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Publication #ENH251

Bauhinia variegata 'Candida': 'Candida' Variegated Orchid-Tree1

Edward F. Gilman and Dennis G. Watson2


The fast-growing white orchid-tree grows 20- to 40-feet in height with a 20- to 30-foot-spread, the slender trunks topped with arching branches clothed in large, two-lobed, deciduous leaves. In fall, before the leaves drop, white orchid-tree is festooned with many showy and delightfully fragrant, five-inch-wide, pure white, orchid-shaped blossoms. These flowers appear on the trees from January to April and are a beautiful sight to see. The flowers are followed by 12-inch-long, slender, brown, flat seedpods which usually persist on the tree throughout the winter. This spectacular display makes orchid-tree a favorite for specimen and street-tree plantings.

Figure 1. 

Middle-aged Bauhinia variegata 'Candida': 'Candida' variegated orchid-tree.

[Click thumbnail to enlarge.]

General Information

Scientific name: Bauhinia variegata
Pronunciation: bah-HIN-ee-uh vair-ee-eh-GAY-tuh
Common name(s): 'Candida' variegated orchid-tree
Family: Leguminosae
USDA hardiness zones: 9B through 11 (Figure 2)
Origin: not native to North America

Invasive potential: According to the IFAS Assessment of Non-Native Plants in Florida’s Natural Areas (IFAS Invasive Plant Working Group 2008), Bauhinia variegata 'Candida' is invasive and not recommended in the south zone in Florida. In the central zone in Florida it should be treated with caution, may be recommended but managed to prevent escape. It is not considered a problem species and may be recommended in the north zone in Florida (counties listed by zone at:

Uses: reclamation; street without sidewalk; deck or patio; shade; parking lot island < 100 sq ft; parking lot island 100–200 sq ft; parking lot island > 200 sq ft; tree lawn 3–4 feet wide; tree lawn 4–6 feet wide; tree lawn > 6 ft wide; highway median; specimen
Availability: not native to North America

Figure 2. 


[Click thumbnail to enlarge.]


Height: 20 to 35 feet
Spread: 20 to 30 feet
Crown uniformity: irregular
Crown shape: vase
Crown density: moderate
Growth rate: fast
Texture: medium


Leaf arrangement: alternate
Leaf type: simple
Leaf margin: cleft, lobed
Leaf shape: orbiculate
Leaf venation: palmate
Leaf type and persistence: semi-evergreen, deciduous
Leaf blade length: 2 to 4 inches
Leaf color: green
Fall color: no color change
Fall characteristic: not showy


Flower color: white/cream/gray
Flower characteristics: very showy


Fruit shape: elongated, pod or pod-like
Fruit length: 12 inches or more
Fruit covering: dry or hard
Fruit color: black
Fruit characteristics: does not attract wildlife; showy; fruit/leaves a litter problem

Trunk and Branches

Trunk/bark/branches: branches droop; not showy; can be trained to one trunk; thorns
Pruning requirement: needed for strong structure
Breakage: susceptible to breakage
Current year twig color: brown
Current year twig thickness: thin, medium
Wood specific gravity: unknown


Light requirement: full sun, partial sun or partial shade
Soil tolerances: clay; sand; loam; acidic; slightly alkaline; well-drained
Drought tolerance: high
Aerosol salt tolerance: moderate


Roots: not a problem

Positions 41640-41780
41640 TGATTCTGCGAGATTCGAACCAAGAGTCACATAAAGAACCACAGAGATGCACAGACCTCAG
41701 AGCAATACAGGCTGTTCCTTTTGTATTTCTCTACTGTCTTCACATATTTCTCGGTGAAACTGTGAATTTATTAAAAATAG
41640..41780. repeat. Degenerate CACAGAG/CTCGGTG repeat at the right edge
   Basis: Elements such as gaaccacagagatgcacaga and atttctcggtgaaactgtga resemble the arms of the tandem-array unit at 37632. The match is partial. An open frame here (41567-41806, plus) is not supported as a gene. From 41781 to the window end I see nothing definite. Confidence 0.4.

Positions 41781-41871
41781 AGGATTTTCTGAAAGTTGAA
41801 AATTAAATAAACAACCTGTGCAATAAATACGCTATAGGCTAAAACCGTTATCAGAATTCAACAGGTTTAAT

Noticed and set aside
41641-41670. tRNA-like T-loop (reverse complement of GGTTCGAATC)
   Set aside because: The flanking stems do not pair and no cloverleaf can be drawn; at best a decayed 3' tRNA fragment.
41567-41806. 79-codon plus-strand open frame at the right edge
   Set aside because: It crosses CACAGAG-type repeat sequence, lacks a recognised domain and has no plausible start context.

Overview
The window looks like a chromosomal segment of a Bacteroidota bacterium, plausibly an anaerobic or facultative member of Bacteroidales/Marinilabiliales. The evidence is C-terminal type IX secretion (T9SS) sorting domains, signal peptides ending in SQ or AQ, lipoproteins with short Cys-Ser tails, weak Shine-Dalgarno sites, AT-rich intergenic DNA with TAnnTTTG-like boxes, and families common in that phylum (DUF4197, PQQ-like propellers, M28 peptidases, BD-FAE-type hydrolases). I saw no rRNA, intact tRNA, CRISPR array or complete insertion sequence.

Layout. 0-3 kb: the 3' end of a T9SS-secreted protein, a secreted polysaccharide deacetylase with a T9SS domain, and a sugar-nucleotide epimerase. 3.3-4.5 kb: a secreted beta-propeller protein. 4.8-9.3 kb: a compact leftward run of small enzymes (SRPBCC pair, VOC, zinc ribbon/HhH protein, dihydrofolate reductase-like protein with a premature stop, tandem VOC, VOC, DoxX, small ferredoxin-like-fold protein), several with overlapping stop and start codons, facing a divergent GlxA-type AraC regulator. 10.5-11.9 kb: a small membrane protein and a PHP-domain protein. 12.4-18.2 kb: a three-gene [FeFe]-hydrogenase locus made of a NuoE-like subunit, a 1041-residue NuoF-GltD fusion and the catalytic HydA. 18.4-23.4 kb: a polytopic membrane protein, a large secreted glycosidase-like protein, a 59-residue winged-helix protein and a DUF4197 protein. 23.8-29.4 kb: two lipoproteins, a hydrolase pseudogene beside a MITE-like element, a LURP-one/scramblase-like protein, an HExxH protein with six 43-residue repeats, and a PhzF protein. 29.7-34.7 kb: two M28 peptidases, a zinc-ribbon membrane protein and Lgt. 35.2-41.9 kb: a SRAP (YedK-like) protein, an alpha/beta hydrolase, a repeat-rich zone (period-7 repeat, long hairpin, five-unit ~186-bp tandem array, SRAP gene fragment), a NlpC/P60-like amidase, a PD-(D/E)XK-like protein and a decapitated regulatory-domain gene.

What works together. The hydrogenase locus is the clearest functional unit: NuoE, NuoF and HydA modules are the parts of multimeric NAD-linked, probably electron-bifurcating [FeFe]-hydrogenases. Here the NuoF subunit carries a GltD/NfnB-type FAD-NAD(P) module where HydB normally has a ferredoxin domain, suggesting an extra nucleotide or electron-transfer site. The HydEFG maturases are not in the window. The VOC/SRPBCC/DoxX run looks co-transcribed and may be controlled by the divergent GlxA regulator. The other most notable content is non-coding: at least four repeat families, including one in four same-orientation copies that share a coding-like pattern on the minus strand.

Winter interest: yes
Outstanding tree: no
Ozone sensitivity: unknown
Verticillium wilt susceptibility: unknown
Pest resistance: free of serious pests and diseases

Use and Management

White orchid-tree should be grown in full sun on well-drained soil. Trees are very drought-tolerant and actually flower best on dry soils. Problems include a tendency to show nutritional deficiencies, especially potassium; the weak wood which is susceptible to breakage in storms; the abundant seedlings which may germinate in the landscape; and the litter problem created by the falling leaves, flowers, and seedpods. Orchid-tree may need occasional pruning to develop a uniform shape when it is young. Branches tend to develop low on the trunk and droop toward the ground forming a large bush if left unpruned. Occasional pruning during the life of the tree will help maintain a nice, neat appearance.


Caterpillars, mites, and borers.


Leaf spot, leaf scorch, and mushroom root rot diseases.

Literature Cited

Fox, A.M., D.R. Gordon, J.A. Dusky, L. Tyson, and R.K. Stocker. 2008. IFAS Assessment of Non-Native Plants in Florida’s Natural Areas: Status Assessment. (November 16, 2012)



This document is ENH251, one of a series of the Environmental Horticulture Department, UF/IFAS Extension. Original publication date November 1993. Revised April 2007 and February 2013. Reviewed June 2016. Visit the EDIS website at


Edward F. Gilman, professor, Environmental Horticulture Department; and Dennis G. Watson, former associate professor, Agricultural Engineering Department; UF/IFAS Extension, Gainesville, FL 32611.

The Institute of Food and Agricultural Sciences (IFAS) is an Equal Opportunity Institution authorized to provide research, educational information and other services only to individuals and institutions that function with non-discrimination with respect to race, creed, color, religion, age, disability, sex, sexual orientation, marital status, national origin, political opinions or affiliations. For more information on obtaining other UF/IFAS Extension publications, contact your county's UF/IFAS Extension office.

U.S. Department of Agriculture, UF/IFAS Extension Service, University of Florida, IFAS, Florida A & M University Cooperative Extension Program, and Boards of County Commissioners Cooperating. Nick T. Place, dean for UF/IFAS Extension.